Do you have enough time to practise daily? A pianist that is able to practise daily will make the greatest progress week-on-week. By the time you are starting Grade 1, you will have a lot of material to cover and should be practising at least 20 minutes a day when you start Grade 1, increasing to 30 minutes after one term when you will have learned more of the requirements for the exam. Effective practising means that you are able to work with your teacher to identify the weak spots in your pieces/scales/supporting tests and isolate these, work on any errors, and return to your lesson the following week with an improved version of what you played last week. If your teacher has identified errors such as incorrect fingers/notes/rhythms/unsteady pulse etc. but your practising routine does not correct these, then you will be embedding these mistakes and they become harder to undo.
It is worth taking the time to learn new material slowly and thoroughly instead of rushing through things hastily and inaccurately. Do not expect to be able to play your pieces within a couple of weeks. Use the practice chart from the Trinity Exam Handbook to guide your daily practice. Remember it is not just your pieces to practise but scales, aural, sight-reading and musical knowledge. 20 minutes a day will need to increase to around 30 minutes a day once you have learned all requirements. Students unable to commit to daily practice will take longer to be ready to sit the exam.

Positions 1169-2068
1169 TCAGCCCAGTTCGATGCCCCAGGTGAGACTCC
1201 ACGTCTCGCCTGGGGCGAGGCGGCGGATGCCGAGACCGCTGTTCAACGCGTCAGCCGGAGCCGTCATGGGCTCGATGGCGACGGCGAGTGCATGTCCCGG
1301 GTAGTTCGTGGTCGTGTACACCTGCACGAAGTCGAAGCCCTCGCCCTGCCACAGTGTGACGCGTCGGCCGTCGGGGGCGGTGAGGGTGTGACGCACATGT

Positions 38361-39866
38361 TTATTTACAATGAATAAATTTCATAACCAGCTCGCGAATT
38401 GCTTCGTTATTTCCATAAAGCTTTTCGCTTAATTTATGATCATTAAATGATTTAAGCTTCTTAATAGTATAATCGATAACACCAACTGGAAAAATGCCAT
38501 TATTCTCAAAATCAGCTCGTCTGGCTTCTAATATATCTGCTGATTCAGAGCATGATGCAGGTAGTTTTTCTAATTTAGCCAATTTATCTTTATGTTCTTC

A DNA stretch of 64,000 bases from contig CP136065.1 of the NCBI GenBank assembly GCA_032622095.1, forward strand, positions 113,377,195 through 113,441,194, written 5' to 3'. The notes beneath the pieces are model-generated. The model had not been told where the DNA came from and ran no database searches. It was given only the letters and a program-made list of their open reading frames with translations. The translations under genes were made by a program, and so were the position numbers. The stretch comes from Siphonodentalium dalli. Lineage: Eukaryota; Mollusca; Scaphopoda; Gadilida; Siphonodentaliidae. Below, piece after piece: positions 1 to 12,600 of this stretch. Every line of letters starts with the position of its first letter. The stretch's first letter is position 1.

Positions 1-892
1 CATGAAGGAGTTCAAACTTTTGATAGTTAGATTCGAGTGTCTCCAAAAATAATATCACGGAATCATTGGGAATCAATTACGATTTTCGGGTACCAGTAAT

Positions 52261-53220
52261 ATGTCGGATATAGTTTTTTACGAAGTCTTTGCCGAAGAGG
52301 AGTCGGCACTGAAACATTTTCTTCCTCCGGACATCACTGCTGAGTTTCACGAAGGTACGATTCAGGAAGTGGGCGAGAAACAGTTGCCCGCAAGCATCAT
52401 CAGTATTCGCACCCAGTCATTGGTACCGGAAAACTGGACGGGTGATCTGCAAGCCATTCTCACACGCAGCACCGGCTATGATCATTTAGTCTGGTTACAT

Listen to your pieces regularly. Your teacher can record the pieces for you if you ask your parent to bring their phone to the lesson. Buy the exam book with the CD attached to it although you’ll be amazed how many students fail to even take the CD out to listen to it! Listening to your pieces regularly will make the tune more familiar to you which usually helps you learn the piece faster.
Perform at every opportunity. We know how vital it is for young musicians to perform, even if they have only had a few lessons. We create events that are inclusive to beginner pianists. Performing helps build your confidence as it can be daunting to perform in public to an audience, but it gets easier each time you do it. Exam day often brings about a case of the nerves and pianists that have performed in public regularly will feel confident and in-control on exam day. Our pianists working towards graded exams perform regularly at our student recitals. Do ensure you sign up for all performance opportunities as this will help you breeze through with confidence on exam day.